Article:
Rare Rides: The 1979 Ford Thunderbird, Last of Largesse

rare rides the 1979 ford thunderbird last of largesse

The Ford Thunderbird is popular here at Rare Rides, apparently. Thus far, we’ve covered one from 1982 which was hacked into a convertible, and one from 1988 which was turbocharged and very good. Today’s Bird hails from 1979, which was the very last year the model was large(ish) and in charge.

Ah ha, you’ll think, this article will be very similar to the ’77 Lincoln Continental Mark V featured here recently. Surely they’re the same car, just in different levels of luxury, right? In previous generations of Mark-Thunderbird adjacency, that assumption was correct. But things changed for the Thunderbird and Mark in 1977. That year, the new Mark V kept on keepin’ on with the Mark IV’s platform, while the seventh gen Thunderbird moved down market a bit. It migrated to the same platform as the Cougar, Torino, and LTD II.

You see, things were changing in the car market and the personal luxury coupe was the hot ticket. Ford needed a replacement for its original cheaper-but-Thunderbird-like offering, the Elite (nee Gran Torino Elite) which wasn’t selling. So the Thunderbird became a bit less than it was before, and brought with it some name cachet.

The Thunderbird’s switch-up was necessary in part because of competition from Chrysler and General Motors. Those two companies had their intermediate personal luxury cars (like Monte Carlo and Cordoba) pinned to lighter and cheaper family sedan platforms. The old Thunderbird with its Lincoln personality was too expensive, too large, and too heavy. For 1977, the new generation brought with it a $2,700 price drop (some $12,000 adjusted for inflation), and meant it was priced competitively with its competition.

Because of its new and more common underpinnings, the T-bird offered four different V8 power plants depending on how much fuel a customer wanted to consume. The smallest was the 4.9-liter (302) Windsor, along with two different versions of the 5.8-liter 351. The largest option was a 6.6-liter 400, of the Cleveland family. Californian People’s Republic buyers were offered only the 351. CAFE rules meant the 400 was not available in 1979.

Consumers took notice of Thunderbird’s sudden affordability, and started buying Birds like never before. In 1977 Ford shifted 318,000 Thunderbirds, and moved a best-ever 352,000 in 1978, before sales dropped down to a still considerable 295,000 in 1979. Today’s navy over camel example is light on options, and lacks T-tops or power windows. Its current owner pulled it out of the storage location where it resided since 1991, and got it back to running condition. The slightly imperfect specimen is yours for $5,000.

[Images: seller]

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  • Jeff S Jeff S on Nov 19, 2020

    Yes today those items are standard on even the most base model including a stereo FM radio which my Monte had too. My Monte even came with front and rear GM floor mats which today are standard on most vehicles. The 73 Monte Carlo was the first Monte Carlo with swivel buckets. It also had dual outside mirrors which were adjustable inside.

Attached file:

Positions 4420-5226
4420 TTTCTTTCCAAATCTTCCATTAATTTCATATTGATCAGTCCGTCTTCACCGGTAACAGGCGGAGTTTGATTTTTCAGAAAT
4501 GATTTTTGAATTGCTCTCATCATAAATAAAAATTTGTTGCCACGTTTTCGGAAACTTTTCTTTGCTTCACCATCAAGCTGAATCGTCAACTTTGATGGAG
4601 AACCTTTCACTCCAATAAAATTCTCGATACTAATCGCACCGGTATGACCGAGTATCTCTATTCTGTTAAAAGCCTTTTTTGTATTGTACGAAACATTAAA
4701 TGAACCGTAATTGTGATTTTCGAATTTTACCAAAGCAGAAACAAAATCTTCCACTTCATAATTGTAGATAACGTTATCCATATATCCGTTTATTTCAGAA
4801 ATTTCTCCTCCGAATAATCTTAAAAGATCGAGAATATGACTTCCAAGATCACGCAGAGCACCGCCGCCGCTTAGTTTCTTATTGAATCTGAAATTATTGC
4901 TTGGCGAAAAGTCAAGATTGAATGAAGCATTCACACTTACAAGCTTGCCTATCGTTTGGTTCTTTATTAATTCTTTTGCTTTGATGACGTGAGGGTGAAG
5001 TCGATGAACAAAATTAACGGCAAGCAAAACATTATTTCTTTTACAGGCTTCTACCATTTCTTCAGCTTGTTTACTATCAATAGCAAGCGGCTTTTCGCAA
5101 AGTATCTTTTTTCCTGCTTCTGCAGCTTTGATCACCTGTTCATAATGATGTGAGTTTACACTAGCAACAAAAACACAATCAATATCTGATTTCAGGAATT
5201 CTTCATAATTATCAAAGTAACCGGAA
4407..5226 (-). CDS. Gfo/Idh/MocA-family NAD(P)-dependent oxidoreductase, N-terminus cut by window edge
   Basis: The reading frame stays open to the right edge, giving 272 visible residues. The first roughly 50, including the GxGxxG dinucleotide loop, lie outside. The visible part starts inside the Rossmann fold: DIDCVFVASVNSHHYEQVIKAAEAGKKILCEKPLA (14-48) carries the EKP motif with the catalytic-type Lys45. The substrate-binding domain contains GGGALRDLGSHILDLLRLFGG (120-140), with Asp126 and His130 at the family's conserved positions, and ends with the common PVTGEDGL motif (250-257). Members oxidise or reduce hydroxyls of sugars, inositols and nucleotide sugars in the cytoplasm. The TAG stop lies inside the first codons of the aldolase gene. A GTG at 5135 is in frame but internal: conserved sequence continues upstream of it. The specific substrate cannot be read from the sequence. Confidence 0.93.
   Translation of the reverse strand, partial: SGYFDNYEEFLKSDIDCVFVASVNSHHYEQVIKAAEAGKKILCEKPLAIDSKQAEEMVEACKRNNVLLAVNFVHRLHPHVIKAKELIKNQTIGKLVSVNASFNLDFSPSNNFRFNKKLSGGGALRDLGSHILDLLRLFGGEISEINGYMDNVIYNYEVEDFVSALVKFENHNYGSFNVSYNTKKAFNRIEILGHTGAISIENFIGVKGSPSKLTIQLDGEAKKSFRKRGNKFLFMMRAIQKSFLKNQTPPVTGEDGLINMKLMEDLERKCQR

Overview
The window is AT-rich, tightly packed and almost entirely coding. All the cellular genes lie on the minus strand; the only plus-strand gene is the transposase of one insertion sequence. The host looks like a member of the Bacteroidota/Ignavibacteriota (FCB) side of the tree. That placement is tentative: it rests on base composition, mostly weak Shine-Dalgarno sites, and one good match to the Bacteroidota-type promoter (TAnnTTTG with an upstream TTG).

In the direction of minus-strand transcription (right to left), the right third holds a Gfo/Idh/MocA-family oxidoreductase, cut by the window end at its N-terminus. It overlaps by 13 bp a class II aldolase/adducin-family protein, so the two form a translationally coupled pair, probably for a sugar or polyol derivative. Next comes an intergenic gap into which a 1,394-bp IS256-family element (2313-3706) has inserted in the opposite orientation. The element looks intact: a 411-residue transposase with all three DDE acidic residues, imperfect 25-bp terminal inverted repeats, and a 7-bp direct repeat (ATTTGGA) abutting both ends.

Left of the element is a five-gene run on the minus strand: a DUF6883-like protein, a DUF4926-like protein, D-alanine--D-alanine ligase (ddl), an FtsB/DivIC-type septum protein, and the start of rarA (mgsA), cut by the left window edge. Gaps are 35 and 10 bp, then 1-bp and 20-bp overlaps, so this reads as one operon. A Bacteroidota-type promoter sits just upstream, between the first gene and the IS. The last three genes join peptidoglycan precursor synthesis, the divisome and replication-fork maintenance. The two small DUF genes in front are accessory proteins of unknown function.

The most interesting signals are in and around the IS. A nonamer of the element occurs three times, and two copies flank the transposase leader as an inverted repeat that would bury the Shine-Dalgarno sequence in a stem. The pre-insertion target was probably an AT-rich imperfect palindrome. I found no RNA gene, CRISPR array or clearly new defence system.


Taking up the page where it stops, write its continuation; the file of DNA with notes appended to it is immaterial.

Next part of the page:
• Boxermojo Boxermojo on Nov 21, 2020

    The fact that these embarrassing leaden puffbarges were marketed as sporty is why I have happily enjoyed cars from everywhere else in the world but the US for my entire adult life. I have this dreadfully un-American fixation with cars that can turn.

  • 285exp I am quite sure that it is a complete coincidence that they have announced a $7k price increase the same week that the current administration has passed legislation extending the $7k tax credit that was set to expire. Yep, not at all related.
  • Syke Is it possible to switch the pure EV drive on and off? Given the wonderful throttle response of an EV, I could see the desirability of this for a serious off-roader. Run straight ICE to get to your off-roading site, switch over the EV drive during the off-road section, then back to ICE for the road trip back home.
  • ToolGuy Historical Perspective Moment:• First-gen Bronco debuted in MY1966• OJ Simpson Bronco chase was in 1994• 1966 to 1994 = 28 years• 1994 to now = 28 yearsFeel old yet?
  • Ronnie Schreiber From where is all that electricity needed to power an EV transportation system going to come? Ironically, the only EV evangelist that I know of who even mentions the fragile nature of our electrical grid is Elon Musk. None of the politicians pushing EVs go anywhere near it, well, unless they are advocating for unreliable renewables like wind and solar.
  • FreedMike I just don’t see the market here - I think about 1.2% of Jeep drivers are going to be sold on the fuel cost savings here. And the fuel cost savings are pretty minimal, per the EPA: https://www.fueleconomy.gov/feg/PowerSearch.do?action=noform&path=1&year1=2022&year2=2022&make=Jeep&baseModel=Wrangler&srchtyp=ymm&pageno=1&rowLimit=50Annual fuel costs for this vehicle are $2200 and $2750 for the equivalent base turbo-four model. I don’t get it.